This Day On The Street
Continue to site
This account is pending registration confirmation. Please click on the link within the confirmation email previously sent you to complete registration.
Need a new registration confirmation email? Click here

8 Bold Questions for Solar Stocks in 2012

Content on this page requires a newer version of Adobe Flash Player.

Get Adobe Flash player

7. Who is left standing in China?
Bloomberg recently wrote a piece on Apple (AAPL) contract manufacturer FoxConn's plans to enter the solar marketplace as a manufacturer of panels. As the efficiency of Asian-made panels has increased and the cost of manufacturing in Asia has plummeted, one has to wonder whether pure-play solar companies like Trina Solar (TSL) or Suntech Power or Yingli Green Energy (YGE) are the future of that industry, or if a low-cost commoditized product like the solar module should be work left to the contract manufacturers of the world. It's probably fair to say that manufacturing an iPad or iPhone requires more precision than a solar module.

In a sense, it's interesting to note that Foxconn is getting into the solar manufacturing game now, after gross margins have plummeted from the 30% range to less than 10%, and even into negative territory for some companies right now. This is the world which Foxconn knows, a low margin game that it does better than anyone else, not a high margin unsustainable game played by companies running from European market to European market chasing short-term solar subsidies. So will the Chinese, and possibly the global solar manufacturing space, look very different five years from now, with the pure-play a thing of the past and the Foxconns of the world adding the solar panel to the list of "innovative" products that they churn out for the world?

This also circles back around to the earlier question on the future of U.S. solar manufacturing. With First Solar interim CEO Ahearn scaling back manufacturing expansion and talking a more sober game of developing solar projects in key emerging markets like China, India and Africa, should these U.S. solar innovators become the "Bechtels" of solar, setting the standard in global construction of alternative energy infrastructure and leaving the panel manufacturing to Foxconn?

8. Does the escalating solar trade war eat the hand that feeds solar?
If you think back over the past few years for this sector all of the market moving headlines -- before the crash of 2011 -- had been about the risk to European subsidies. Would Germany install a cap on solar installations? Would Italy curtail the level of subsidies paid for solar projects? Nothing moved the solar market like some anonymous comment from a European politician about potential changes to solar subsidies.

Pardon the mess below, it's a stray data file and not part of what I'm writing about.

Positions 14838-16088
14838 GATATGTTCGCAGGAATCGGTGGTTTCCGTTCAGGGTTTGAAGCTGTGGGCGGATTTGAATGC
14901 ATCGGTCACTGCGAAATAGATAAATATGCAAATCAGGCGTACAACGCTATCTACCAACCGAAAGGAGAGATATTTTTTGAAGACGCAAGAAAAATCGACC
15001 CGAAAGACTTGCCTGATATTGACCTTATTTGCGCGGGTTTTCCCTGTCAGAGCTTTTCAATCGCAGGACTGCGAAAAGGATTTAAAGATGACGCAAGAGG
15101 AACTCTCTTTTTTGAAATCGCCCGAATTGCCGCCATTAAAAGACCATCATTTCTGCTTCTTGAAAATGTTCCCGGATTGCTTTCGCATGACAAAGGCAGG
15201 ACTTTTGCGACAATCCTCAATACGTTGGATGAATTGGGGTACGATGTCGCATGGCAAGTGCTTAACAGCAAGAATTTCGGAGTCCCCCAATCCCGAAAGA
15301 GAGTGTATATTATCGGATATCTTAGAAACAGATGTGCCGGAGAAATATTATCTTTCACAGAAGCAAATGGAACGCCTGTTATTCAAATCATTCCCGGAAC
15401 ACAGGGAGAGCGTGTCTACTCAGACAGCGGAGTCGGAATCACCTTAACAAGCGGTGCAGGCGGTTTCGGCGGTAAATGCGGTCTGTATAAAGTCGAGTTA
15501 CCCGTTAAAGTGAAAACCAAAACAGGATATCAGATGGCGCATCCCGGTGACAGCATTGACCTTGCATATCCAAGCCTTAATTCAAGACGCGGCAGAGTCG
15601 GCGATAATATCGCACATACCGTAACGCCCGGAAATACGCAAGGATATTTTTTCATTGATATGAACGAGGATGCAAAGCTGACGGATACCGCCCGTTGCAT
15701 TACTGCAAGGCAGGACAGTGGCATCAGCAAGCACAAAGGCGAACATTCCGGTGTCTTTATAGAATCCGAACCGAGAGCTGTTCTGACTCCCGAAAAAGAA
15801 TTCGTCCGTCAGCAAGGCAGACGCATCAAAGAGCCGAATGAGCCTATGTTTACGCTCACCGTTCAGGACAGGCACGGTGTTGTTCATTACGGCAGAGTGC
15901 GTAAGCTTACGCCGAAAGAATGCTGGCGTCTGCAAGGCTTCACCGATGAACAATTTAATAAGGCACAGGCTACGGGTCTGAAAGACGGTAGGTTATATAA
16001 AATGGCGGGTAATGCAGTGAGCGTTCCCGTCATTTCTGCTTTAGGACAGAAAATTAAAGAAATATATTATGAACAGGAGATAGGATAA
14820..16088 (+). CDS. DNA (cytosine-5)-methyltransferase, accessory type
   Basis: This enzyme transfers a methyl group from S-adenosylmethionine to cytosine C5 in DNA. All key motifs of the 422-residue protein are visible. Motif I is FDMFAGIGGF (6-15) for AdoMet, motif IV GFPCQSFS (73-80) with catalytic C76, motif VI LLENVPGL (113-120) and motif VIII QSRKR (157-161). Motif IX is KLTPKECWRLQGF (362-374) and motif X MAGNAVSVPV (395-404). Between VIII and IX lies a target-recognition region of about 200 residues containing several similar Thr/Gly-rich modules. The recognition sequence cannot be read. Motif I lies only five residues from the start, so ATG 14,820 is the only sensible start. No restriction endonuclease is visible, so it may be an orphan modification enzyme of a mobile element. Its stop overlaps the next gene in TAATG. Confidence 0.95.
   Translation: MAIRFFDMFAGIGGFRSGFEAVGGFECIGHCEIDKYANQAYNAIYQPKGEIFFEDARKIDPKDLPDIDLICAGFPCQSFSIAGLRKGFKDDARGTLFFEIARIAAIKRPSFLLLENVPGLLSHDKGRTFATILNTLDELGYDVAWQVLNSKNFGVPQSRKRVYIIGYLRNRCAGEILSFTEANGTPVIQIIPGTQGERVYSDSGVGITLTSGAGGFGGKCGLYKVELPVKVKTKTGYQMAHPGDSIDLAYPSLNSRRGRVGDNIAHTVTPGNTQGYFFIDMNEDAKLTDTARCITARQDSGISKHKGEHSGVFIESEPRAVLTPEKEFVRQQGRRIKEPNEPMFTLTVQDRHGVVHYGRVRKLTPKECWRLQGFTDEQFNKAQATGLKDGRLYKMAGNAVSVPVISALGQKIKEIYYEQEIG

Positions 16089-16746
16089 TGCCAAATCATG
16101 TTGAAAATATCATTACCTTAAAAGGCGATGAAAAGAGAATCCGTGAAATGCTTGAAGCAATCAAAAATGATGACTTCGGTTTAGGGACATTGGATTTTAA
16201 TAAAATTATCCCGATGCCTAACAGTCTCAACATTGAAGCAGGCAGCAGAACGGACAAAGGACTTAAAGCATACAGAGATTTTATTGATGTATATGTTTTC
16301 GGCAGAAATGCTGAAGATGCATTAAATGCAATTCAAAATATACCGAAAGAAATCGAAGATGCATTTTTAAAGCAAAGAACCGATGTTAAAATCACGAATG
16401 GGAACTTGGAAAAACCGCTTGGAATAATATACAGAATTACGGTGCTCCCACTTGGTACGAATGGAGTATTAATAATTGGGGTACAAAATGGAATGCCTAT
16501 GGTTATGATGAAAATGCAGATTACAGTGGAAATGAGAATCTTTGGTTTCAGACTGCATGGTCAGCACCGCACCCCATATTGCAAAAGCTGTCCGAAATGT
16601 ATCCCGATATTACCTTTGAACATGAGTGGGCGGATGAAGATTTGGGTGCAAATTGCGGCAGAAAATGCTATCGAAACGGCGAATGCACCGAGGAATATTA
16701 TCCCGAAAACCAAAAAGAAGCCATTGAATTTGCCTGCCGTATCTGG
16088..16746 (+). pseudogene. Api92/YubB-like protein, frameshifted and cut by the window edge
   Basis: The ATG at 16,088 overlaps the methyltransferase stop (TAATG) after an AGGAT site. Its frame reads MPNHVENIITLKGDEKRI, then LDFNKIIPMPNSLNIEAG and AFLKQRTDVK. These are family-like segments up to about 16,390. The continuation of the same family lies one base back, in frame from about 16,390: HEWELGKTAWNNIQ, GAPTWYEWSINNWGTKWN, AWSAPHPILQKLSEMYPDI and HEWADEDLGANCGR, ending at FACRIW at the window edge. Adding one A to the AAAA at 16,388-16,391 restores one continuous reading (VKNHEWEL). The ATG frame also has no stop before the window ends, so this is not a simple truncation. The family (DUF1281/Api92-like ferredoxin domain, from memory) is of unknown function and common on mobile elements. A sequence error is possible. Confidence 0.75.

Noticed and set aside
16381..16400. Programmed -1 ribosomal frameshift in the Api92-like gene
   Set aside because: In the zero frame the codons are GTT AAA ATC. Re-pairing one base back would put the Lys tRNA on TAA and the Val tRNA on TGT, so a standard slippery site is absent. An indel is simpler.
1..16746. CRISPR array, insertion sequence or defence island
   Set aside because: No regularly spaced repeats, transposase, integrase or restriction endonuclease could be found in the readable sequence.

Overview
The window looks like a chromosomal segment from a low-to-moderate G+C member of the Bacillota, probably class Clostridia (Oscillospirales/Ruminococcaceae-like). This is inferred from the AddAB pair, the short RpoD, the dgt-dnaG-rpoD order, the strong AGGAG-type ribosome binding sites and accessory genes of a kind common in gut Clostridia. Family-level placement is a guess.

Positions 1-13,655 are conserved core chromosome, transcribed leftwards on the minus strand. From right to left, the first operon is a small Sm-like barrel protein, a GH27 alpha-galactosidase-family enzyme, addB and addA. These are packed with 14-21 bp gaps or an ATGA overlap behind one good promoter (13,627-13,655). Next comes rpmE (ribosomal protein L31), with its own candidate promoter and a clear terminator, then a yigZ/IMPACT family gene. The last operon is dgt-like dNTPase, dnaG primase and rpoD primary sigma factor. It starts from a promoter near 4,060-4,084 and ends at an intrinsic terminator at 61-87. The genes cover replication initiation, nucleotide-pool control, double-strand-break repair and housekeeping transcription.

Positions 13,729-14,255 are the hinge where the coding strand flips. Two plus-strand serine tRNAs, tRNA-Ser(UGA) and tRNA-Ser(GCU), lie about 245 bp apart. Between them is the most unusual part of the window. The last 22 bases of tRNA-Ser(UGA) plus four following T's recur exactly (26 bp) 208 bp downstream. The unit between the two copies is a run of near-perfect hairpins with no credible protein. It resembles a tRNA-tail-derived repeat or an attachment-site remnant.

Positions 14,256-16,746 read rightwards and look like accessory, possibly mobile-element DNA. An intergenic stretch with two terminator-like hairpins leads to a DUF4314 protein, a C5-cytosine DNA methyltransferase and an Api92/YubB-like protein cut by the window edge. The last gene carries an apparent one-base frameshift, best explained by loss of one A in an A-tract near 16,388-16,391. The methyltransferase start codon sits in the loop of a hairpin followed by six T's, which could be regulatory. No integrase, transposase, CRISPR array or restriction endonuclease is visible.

Those days may be over, but the political game in solar is just getting started with the trade war launched by SolarWorld against Chinese solar manufacturers, alleging dumping of solar modules and unfair subsidies. Two can play at that game. In fact, more than two can play. China is planning to launch its own counter-offensive against U.S. solar subsidies -- and we have plenty of them -- and India is now making noise about getting into the solar trade war, a market when First Solar has benefited greatly from the financing largess of the U.S. bank focused on export, the Ex-Im Bank. The U.S. steel industry launched a trade war in the 1970s. It's still fighting that war today.

My bet is that the solar trade war becomes the most difficult issue to navigate for solar investors, much like trying to handicap the next move by Italy or Germany relative to solar subsidies once was. We may soon wish for the return of those easy-to-understand solar subsidy war days.


>To contact the writer of this article, click here: Eric Rosenbaum.

>To follow the writer on Twitter, go to Eric Rosenbaum.

Follow TheStreet on Twitter and become a fan on Facebook.
5 of 5

Check Out Our Best Services for Investors

Action Alerts PLUS

Portfolio Manager Jim Cramer and Director of Research Jack Mohr reveal their investment tactics while giving advanced notice before every trade.

Product Features:
  • $2.5+ million portfolio
  • Large-cap and dividend focus
  • Intraday trade alerts from Cramer
Quant Ratings

Access the tool that DOMINATES the Russell 2000 and the S&P 500.

Product Features:
  • Buy, hold, or sell recommendations for over 4,300 stocks
  • Unlimited research reports on your favorite stocks
  • A custom stock screener
Stocks Under $10

David Peltier uncovers low dollar stocks with serious upside potential that are flying under Wall Street's radar.

Product Features:
  • Model portfolio
  • Stocks trading below $10
  • Intraday trade alerts
14-Days Free
Only $9.95
14-Days Free
Dividend Stock Advisor

David Peltier identifies the best of breed dividend stocks that will pay a reliable AND significant income stream.

Product Features:
  • Diversified model portfolio of dividend stocks
  • Updates with exact steps to take - BUY, HOLD, SELL
Trifecta Stocks

Every recommendation goes through 3 layers of intense scrutiny—quantitative, fundamental and technical analysis—to maximize profit potential and minimize risk.

Product Features:
  • Model Portfolio
  • Intra Day Trade alerts
  • Access to Quant Ratings
Real Money

More than 30 investing pros with skin in the game give you actionable insight and investment ideas.

Product Features:
  • Access to Jim Cramer's daily blog
  • Intraday commentary and news
  • Real-time trading forums
Only $49.95
14-Days Free
14-Days Free
LDK $0.00 0.00%
STP $0.53 0.00%
FSLR $56.40 0.41%
AAPL $118.03 -0.71%
FB $105.41 -0.31%


Chart of I:DJI
DOW 17,813.39 +1.20 0.01%
S&P 500 2,088.87 -0.27 -0.01%
NASDAQ 5,116.1430 +13.3350 0.26%

Free Reports

Top Rated Stocks Top Rated Funds Top Rated ETFs